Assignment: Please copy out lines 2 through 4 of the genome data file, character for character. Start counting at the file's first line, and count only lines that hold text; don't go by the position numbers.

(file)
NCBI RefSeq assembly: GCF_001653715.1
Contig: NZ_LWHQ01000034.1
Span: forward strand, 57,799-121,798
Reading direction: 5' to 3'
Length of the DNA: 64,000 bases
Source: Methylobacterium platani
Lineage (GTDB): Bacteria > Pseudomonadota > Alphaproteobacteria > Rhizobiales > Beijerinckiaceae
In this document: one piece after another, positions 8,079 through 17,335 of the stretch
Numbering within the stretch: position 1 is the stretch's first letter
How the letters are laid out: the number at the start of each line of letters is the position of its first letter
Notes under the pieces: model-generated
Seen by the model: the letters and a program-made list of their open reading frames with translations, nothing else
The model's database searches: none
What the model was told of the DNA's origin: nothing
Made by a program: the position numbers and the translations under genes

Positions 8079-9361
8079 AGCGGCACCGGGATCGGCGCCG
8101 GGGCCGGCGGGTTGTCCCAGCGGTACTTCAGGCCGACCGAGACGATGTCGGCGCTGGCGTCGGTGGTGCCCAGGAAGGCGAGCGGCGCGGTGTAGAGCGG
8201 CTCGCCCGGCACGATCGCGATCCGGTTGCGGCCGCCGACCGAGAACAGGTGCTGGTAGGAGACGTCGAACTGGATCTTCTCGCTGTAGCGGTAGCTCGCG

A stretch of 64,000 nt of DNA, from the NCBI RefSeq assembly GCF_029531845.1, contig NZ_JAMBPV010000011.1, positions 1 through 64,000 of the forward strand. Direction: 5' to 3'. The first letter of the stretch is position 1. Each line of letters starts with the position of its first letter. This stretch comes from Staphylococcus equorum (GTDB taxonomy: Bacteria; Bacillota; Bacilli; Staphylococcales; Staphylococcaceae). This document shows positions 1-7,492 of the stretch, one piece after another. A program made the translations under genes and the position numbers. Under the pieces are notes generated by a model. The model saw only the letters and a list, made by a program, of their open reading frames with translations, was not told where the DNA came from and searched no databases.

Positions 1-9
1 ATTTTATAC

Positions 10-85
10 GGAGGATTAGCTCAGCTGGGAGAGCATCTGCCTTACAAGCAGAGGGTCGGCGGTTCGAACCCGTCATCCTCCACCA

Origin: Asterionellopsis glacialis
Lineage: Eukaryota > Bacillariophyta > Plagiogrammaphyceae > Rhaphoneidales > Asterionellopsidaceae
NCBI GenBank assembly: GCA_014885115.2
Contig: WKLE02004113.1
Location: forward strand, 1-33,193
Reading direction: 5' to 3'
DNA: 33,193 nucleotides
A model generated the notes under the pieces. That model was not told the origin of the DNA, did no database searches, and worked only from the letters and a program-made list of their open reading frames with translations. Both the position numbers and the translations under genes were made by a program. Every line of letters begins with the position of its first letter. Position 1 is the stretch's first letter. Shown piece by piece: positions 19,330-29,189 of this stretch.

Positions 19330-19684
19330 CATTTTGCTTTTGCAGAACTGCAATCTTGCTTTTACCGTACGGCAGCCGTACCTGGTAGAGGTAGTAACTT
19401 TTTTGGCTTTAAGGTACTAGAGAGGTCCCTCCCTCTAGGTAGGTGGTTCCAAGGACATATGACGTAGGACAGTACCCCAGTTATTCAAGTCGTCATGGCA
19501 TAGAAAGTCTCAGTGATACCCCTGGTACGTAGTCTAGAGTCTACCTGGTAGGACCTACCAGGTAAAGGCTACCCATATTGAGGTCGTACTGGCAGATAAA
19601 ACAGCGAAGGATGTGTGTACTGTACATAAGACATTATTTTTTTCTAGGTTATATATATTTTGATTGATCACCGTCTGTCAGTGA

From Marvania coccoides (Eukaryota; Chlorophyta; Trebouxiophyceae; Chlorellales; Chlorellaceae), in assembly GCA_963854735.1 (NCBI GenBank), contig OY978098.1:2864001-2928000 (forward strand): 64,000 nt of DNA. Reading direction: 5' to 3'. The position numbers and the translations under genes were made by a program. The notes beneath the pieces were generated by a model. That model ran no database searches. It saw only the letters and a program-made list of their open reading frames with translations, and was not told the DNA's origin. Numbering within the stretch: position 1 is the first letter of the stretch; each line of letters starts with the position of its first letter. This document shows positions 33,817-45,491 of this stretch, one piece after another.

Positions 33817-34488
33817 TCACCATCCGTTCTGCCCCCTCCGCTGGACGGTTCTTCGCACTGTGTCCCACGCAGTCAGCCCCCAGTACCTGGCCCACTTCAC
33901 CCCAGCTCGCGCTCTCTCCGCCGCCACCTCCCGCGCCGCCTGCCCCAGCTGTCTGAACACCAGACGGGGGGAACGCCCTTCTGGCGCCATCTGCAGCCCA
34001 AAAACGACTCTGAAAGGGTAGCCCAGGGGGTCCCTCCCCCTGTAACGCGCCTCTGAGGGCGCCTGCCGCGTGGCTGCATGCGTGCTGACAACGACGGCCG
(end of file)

Contig: NZ_LWHQ01000034.1
Span: forward strand, 57,799-121,798
Reading direction: 5' to 3'